“With USADA a lot of people don’t understand you can have a bad supplement and it be mixed in the wrong batch and test positive for that but I definitely agree that if you do have steroids in your system you have to cop the suspension.”

The elephant in the room of the Light Heavyweight division that Pedro currently occupies is that of former champion Jon Jones, his license revoked still after a hearing last week, no ban handed down as yet but a $250,000 fine recommended until USADA can determine a fitting punishment.

“Be interesting to see him back in there.  I wonder what DC (current champion Daniel Cormier) will do if he beats Stipe (Miocic)? Will he come back to fight Jon or retire?”

Whilst the top of the Light Heavyweight division waits to see how a shuffle of its members plays out, Pedro has one other thing to occupy his mind… finding a suitable nickname.  All great fighters have memorable nicknames, from “The Notorious” Conor McGregor, “The Iceman” Chuck Liddell through to Pedro’s own teammates “Bam Bam” Tai Tuivasa and “The Super Samoan” Mark Hunt. 

Tyson seems keen to find his own rather than go the traditional route of being afforded one as his career progresses, “People keep trying to get one out there, I’m gonna have to come up with something soon because otherwise there’ll be some dumb arse stuff that someone will chuck out there”.  I offer him up the suggestion of taking on “The Bone Collector” which he used as a Twitter hashtag in relation to the controversy in him not winning the bonus for Submission of the Night for that outstanding Kimura in Perth.

Pedro’s reply? As self-deprecating, Western Sydney as it gets; “See that’s what I mean, you’ve gotta be careful with these nicknames because then someone will start writing “The Boner Collector” and it’s just too easy if you don’t come up with a good nickname!”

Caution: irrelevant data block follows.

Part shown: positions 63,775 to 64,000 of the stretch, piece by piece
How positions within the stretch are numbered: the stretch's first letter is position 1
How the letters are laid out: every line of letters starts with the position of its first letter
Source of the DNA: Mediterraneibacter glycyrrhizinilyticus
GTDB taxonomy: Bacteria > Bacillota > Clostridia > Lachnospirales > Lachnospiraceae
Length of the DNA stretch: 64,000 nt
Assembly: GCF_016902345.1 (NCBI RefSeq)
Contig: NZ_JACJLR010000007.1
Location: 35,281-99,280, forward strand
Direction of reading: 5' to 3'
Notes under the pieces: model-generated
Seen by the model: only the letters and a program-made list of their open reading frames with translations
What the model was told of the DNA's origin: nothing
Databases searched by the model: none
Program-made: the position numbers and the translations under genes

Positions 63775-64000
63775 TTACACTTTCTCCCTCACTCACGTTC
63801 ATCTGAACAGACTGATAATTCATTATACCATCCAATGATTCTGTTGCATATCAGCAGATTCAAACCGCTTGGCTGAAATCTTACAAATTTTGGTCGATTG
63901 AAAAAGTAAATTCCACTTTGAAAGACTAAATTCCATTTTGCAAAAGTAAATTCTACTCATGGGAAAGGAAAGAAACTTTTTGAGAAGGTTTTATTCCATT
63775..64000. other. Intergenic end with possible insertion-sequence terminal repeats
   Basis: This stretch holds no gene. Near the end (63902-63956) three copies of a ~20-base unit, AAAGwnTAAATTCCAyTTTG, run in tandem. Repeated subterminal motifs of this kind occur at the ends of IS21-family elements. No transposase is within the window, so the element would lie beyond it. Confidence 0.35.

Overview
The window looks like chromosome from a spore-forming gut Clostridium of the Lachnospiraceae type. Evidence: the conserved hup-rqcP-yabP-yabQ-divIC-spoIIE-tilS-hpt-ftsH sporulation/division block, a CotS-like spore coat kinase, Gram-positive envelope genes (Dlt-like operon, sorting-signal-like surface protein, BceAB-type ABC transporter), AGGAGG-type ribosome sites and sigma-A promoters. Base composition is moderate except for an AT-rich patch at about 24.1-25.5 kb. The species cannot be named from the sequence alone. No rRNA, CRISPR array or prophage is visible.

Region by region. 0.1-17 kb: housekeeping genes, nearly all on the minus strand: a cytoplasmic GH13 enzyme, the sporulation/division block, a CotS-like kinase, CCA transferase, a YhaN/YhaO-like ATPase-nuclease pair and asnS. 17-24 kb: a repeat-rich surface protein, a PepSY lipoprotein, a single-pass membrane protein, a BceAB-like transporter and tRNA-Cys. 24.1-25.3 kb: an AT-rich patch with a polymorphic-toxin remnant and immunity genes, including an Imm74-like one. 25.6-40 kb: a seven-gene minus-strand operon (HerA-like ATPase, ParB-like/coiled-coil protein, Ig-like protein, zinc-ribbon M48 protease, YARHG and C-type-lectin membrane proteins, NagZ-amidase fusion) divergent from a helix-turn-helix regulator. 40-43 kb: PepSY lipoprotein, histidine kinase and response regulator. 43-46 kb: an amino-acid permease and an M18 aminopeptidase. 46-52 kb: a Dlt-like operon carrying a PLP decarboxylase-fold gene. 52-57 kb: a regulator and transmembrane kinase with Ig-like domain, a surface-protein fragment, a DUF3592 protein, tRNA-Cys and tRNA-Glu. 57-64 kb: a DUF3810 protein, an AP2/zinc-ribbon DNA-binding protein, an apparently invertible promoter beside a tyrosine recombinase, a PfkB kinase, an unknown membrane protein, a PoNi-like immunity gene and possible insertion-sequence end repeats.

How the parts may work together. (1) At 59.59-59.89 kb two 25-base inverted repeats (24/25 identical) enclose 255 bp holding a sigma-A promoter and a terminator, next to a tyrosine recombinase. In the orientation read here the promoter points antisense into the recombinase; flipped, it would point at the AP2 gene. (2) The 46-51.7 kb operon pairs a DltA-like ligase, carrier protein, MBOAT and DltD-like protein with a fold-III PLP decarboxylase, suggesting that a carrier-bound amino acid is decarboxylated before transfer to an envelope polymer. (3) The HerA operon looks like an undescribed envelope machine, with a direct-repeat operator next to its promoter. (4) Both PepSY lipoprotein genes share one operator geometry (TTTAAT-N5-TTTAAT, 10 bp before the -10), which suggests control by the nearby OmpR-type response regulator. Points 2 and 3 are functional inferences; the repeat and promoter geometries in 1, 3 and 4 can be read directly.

Asked what’s next for him on this incredible rise with the three men above him in the rankings all locked in for fights: “I’m trying to book in now, I will take a short notice fight if it’s there but I’m now getting to the point where when you’re fighting top 10 guys or even top 15 guys you can’t really be taking short notice fights in three weeks against guys who are having full camps.  I will try to stay as ready as I can but you need to give it at least a couple of weeks especially being in Australia because all of these fights are in different time zones so it takes another week on top of that.  I am willing to fight anyone in the top 15. 2019 is going to be a big run for me, I think that’ll be my year to get into the top 5”.

As Pedro continues to prepare for opportunities to arise, he is putting his time to good use as one half of “The Half Caste Podcast” with Tuivasa, increasing their exposure on a platform that affords them the opportunity to showcase their personalities, displaying the sense of humour that UFC journalists and fans of the sport have come to love from the Western Sydney boys done good.

Australia has a reputation to outsiders as being home to predators that can harm you in various ways. That holds as true in the octagon now as it does in the bush. The difference is there’s no anti-venom for a 6’3”, 205lb athletic monster slapping a rear naked choke on you!